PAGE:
Carlton Douglas Ridenhour was born August 8, 1960 in Queens, New York.
Chucky, as he was known, considered Muhammad Ali, Hank Aaron, and his father as his heroes. As he grew older, music became his life with the politicized music of Gil Scott-Heron being very influential to young Ridenhour. His parents wanted to instill black pride in the teenaged Chucky. They sent him to a summer camp ran by a former Black Panther party member, who taught him about black history.
After graduating from Roosevelt High School, he attended Adelphi University on Long Island getting a degree in graphic design. While there, he used his graphic design skills to make posters for the local burgeoning hip-hop scene on Long Island.
Ridenhour joined the radio station WBAU, which was located on Adelphi’s campus, and was asked by the radio manager, Bill Stephney, to work with fellow campus DJ Hank Boxley. Stephney gave them their own radio show which they named “The Super Spectrum Mix Show.” Chucky Ridenhour took the name Chucky D and Boxley became Hank Shocklee for the show.
Elsewhere, out in Greenwich Village, at New York University, an 18 year student named Rick Rubin started his own record label from his dorm room, which he named Def Jam. His first signing was a punk band named Hose. But Rubin quickly became a fan of the new hip hop scene around New York.
Chucky D and Shocklee had begun deejaying local parties and roller rinks using the name Spectrum DJ Crew. During their performances Shocklee started scratching while Chuck would freestyle over the music.
Chucky and Shocklee recorded a track to be used as a promo for WBAU, which they called “Blow Your Mind,” using a cassette recorder in the radio studio. Chucky was working for his father as a part-time furniture mover and decided to play his cassette for his co-worker named William Drayton.
Drayton was born in Freeport, New York in 1959. He was a child prodigy, playing piano by age 5 and eventually mastering 15 different instruments.
Chucky and Drayton had become fast friends after Drayton had come into the studio as part of a group called Sons of Beserk, for whom he was playing keyboards. At that time, he was going by the name MCDJ Flavor while trying to get his own rap career going.
Chucky felt that his demo tape needed a new beginning and ending to it and he asked Flavor to add his own thing to “Blow Your Mind.” With Flavor’s addition, Chucky renamed the track “Public Enemy #1.” They played the track on WBAU and it was an immediate local hit and its popularity spread. This was due to the fact that their radio station was one of the most popular stations for DJs to record off air mixtapes. Those tapes began being traded all around New York.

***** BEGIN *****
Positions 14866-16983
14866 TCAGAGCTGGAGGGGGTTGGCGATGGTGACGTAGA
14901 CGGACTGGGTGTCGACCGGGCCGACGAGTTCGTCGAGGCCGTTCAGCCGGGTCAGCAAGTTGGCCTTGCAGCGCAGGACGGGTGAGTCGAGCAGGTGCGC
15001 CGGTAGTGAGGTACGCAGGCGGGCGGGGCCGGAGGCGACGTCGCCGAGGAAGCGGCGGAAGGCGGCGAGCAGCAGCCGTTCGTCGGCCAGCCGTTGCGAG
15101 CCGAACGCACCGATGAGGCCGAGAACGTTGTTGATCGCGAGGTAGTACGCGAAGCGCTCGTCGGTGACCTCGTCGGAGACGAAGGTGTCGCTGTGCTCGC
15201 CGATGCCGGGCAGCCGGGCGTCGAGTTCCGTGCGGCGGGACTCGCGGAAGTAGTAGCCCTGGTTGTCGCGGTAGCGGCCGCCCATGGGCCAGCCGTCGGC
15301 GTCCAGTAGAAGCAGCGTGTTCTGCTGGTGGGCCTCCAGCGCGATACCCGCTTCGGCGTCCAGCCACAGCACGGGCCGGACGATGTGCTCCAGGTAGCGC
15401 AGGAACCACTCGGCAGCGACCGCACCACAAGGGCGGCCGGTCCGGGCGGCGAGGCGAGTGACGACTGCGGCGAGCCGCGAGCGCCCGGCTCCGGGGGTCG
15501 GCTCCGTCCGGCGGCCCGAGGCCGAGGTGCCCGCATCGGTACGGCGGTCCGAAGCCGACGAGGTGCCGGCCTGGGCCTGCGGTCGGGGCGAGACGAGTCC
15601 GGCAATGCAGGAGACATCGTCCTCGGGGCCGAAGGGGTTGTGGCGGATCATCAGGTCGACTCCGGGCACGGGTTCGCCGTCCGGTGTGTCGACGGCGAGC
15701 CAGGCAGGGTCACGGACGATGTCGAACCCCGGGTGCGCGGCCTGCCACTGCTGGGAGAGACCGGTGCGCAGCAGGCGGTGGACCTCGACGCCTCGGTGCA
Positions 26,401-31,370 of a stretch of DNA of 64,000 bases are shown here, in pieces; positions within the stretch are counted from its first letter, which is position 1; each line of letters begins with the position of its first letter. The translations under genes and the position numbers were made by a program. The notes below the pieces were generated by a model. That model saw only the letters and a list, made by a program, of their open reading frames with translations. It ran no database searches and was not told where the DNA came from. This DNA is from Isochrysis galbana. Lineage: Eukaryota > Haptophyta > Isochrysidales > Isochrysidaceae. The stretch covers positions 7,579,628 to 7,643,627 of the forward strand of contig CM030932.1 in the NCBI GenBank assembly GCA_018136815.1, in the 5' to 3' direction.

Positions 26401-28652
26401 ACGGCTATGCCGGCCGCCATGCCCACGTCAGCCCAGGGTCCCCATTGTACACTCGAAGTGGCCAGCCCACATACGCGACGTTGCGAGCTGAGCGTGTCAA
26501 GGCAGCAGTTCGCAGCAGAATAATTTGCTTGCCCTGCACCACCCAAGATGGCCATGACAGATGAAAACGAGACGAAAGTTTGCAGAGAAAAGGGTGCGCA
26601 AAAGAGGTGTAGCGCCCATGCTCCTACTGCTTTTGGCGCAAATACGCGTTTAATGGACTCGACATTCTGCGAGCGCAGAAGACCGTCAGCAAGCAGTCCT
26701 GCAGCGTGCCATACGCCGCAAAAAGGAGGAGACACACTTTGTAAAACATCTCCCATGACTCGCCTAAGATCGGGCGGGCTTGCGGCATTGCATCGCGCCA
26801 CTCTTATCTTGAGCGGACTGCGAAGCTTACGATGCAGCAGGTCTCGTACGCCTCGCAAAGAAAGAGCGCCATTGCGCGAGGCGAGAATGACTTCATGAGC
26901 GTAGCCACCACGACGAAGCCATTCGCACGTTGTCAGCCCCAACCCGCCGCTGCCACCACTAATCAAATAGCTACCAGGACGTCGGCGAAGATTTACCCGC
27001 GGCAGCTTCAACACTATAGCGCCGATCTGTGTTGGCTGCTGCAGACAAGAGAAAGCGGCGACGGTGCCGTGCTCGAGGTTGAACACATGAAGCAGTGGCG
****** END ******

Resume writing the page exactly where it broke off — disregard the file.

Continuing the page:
During this time, Rick Rubin had become friends with another Adelphi student, Andre Brown. Brown was part of a DJ Crew that Rubin had seen at several parties around Long Island. Brown went by the moniker Dr. Dre. (And yes it is that Dr. Dre…that is if you are thinking of the Dr. Dre that was partners with Ed Lover for years on the radio and Yo! MTV Raps.)
Dre had taken over Bill Stephney’s job as the station manager and was a huge fan of “Public Enemy #1.” He gave a tape of the song to Rubin.
Coincidentally, Rubin had also hired the guy who had given Chucky his start on radio, Stephney, as an A&R man for Def Jam. Rubin was such a big fan of Chucky D’s rapping that he told Stephney to sign him to a contract.
First, Chucky dropped the Chucky moniker for the more adult sounding Chuck D, then he would only sign if they also signed his fellow Spectrum DJ crew members, too. The crew of Hank Shocklee, Hank’s brother Keith and their friend Eric “Vietnam” Sadler were now known collectively as “The Bomb Squad.” Stephney agreed, and they were signed to contracts to serve as Chuck D’s producers.
He also asked his friend Drayton to join him as a second voice on the record. Hank Shocklee suggested Drayton should have a name like legendary rapper Grandmaster Melle Mel. So he dropped the MCDJ Flavor name and started going by Flavor Flav.
Chuck brought in a fellow local DJ, named Norman Rogers, who he felt was the best person he’d seen work the turntable.
Rogers was going by the name DJ Mellow D, but Chuck D changed his name to Terminator X since he was “terminating all the things we think we believe and don’t really know about.”
Chuck invited another local DJ crew known as Unity Force to join the group. They had done many of the same parties that Chuck’s crew had done in the area. Re-branded “Security of the First World” or S1W.
They served as beret-ed bodyguards and/or dancers and/or lecturers at concerts or something. I’m really not 100% sure what it is they did, but they were there. They were a rotating group of guys that sort of came and went. The main member of S1W was Richard Griffin.
Griffin, known as Professor Griff, was born in 1960 in Roosevelt.
His official title in the group was “Minister of Information.” He was the member of the group that gave the interviews and…ummm..did some other stuff I guess.
Chuck decided to name the group after the song which got him signed: Public Enemy.
In autumn of 1986, Chuck D, Rick Rubin, The Bomb Squad, and the rest of Public Enemy went to Spectrum City Studios in Hempstead, New York to record their debut album.